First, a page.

Items in AFP with MESH term: Communicable Disease Control
ABSTRACT: The epidemic of human immunodeficiency virus (HIV) continues, and the infection is converting into a treatable chronic disease; therefore, it is increasingly important for family physicians to be current with and comfortable in providing basic care to patients infected with HIV. Important aspects of counseling and patient education include stabilization of psychosocial issues and prevention of HIV transmission through behavior change counseling. Reporting HIV and acquired immunodeficiency syndrome (AIDS) is mandatory in most states, whereas partner notification laws vary from state to state. Baseline evaluation includes screening for comorbid conditions such as viral hepatitis, syphilis, and tuberculosis, as well as common HIV-related manifestations such as recurrent candidal infections and thrombocytopenia. Baseline testing includes CD4+ T-lymphocyte cell counts and HIV viral RNA levels to assess HIV disease stage, and numerous studies to screen for opportunistic infections. Initial preventive interventions include patient education to reduce exposure to infections, treatment of comorbid conditions such as human papillomavirus-related dysplasia, and vaccinations such as for pneumococcus and hepatitis B. Prophylaxis against opportunistic pathogens is recommended when CD4+ cell counts fall below 200 cells per mm3. Lastly, the indications for antiretroviral therapy include symptomatic patients or those with AIDS, and pre-AIDS patients with CD4+ cell counts of 200 to 350 cells per mm3 or HIV RNA above 55,000 to 100,000 copies per mL.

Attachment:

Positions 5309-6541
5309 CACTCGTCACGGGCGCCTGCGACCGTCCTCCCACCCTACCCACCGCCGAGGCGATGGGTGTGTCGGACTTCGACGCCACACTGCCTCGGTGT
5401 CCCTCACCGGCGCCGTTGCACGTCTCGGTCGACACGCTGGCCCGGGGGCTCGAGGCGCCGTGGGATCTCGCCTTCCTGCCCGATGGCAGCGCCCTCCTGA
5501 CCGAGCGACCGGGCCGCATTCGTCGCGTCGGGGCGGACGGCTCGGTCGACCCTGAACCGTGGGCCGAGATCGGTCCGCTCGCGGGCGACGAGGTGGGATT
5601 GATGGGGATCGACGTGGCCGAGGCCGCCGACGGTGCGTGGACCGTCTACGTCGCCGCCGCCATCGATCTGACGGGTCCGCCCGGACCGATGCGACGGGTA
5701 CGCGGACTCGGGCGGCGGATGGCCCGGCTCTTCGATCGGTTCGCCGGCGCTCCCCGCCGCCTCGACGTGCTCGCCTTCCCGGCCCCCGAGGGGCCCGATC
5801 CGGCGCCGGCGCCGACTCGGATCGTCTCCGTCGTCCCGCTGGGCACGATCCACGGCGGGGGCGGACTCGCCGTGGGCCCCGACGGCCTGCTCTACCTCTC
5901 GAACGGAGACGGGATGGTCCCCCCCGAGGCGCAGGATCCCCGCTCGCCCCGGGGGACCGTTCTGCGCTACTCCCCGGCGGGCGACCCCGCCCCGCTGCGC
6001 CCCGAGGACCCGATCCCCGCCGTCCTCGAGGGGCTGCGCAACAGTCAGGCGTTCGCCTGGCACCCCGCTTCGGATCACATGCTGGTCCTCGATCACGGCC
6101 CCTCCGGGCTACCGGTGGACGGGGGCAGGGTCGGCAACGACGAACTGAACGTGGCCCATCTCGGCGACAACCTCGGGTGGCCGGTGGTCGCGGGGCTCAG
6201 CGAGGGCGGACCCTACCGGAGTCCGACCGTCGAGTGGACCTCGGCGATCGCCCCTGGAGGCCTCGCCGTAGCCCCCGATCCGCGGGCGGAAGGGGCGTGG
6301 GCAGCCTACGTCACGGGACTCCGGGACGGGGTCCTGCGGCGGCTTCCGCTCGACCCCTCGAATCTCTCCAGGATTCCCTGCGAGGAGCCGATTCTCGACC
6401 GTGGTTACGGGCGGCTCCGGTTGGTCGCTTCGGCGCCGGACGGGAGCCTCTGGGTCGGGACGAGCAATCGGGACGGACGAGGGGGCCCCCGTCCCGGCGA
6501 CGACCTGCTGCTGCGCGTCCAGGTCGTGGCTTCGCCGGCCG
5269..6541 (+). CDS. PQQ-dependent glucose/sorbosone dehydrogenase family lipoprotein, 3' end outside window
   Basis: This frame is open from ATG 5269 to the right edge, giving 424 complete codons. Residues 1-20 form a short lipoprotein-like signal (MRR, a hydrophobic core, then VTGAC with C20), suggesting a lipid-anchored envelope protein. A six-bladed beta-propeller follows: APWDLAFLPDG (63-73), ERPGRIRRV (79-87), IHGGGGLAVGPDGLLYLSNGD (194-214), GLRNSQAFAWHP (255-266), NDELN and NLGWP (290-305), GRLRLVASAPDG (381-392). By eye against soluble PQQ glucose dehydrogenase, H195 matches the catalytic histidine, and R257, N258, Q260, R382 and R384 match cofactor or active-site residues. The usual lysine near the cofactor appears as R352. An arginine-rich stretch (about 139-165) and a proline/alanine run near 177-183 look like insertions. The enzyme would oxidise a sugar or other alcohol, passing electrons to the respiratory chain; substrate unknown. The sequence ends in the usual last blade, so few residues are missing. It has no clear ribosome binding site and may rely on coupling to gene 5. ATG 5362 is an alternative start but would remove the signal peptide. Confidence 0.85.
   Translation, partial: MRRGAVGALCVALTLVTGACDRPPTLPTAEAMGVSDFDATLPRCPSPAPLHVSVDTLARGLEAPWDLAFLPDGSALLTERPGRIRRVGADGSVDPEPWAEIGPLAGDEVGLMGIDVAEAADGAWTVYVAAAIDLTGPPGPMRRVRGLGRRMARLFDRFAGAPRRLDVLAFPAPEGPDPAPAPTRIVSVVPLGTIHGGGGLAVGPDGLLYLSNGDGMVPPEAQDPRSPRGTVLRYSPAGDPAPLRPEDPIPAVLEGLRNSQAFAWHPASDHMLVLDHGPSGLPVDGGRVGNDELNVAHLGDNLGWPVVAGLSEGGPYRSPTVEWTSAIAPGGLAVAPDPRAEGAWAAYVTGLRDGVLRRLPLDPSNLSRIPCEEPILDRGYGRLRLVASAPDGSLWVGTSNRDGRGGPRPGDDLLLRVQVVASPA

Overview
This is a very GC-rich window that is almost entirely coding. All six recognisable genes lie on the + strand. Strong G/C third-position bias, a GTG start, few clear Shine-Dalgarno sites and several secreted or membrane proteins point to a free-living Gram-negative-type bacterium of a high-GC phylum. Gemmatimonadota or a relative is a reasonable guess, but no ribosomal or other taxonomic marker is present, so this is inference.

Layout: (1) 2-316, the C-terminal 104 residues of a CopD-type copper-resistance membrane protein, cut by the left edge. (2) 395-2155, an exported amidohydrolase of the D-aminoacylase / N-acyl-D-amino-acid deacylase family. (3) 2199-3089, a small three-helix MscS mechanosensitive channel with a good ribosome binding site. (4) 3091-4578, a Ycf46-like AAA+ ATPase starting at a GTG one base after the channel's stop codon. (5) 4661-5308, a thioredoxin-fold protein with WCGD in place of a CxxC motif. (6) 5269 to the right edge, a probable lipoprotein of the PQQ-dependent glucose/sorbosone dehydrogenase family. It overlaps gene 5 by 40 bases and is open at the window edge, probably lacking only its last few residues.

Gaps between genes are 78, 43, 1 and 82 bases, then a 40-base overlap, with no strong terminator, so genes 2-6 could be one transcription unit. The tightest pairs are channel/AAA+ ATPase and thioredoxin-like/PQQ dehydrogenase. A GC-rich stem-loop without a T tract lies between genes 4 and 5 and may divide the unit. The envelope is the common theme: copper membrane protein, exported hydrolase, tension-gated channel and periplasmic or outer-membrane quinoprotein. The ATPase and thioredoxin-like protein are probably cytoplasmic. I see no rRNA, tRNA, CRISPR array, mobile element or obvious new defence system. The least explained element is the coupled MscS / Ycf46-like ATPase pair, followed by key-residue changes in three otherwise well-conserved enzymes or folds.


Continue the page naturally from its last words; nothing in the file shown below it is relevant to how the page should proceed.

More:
The 2003 Recommended Adult Immunization Schedule - Practice Guidelines
CDC Releases Updated Plan for Emerging Infectious Diseases - Special Medical Reports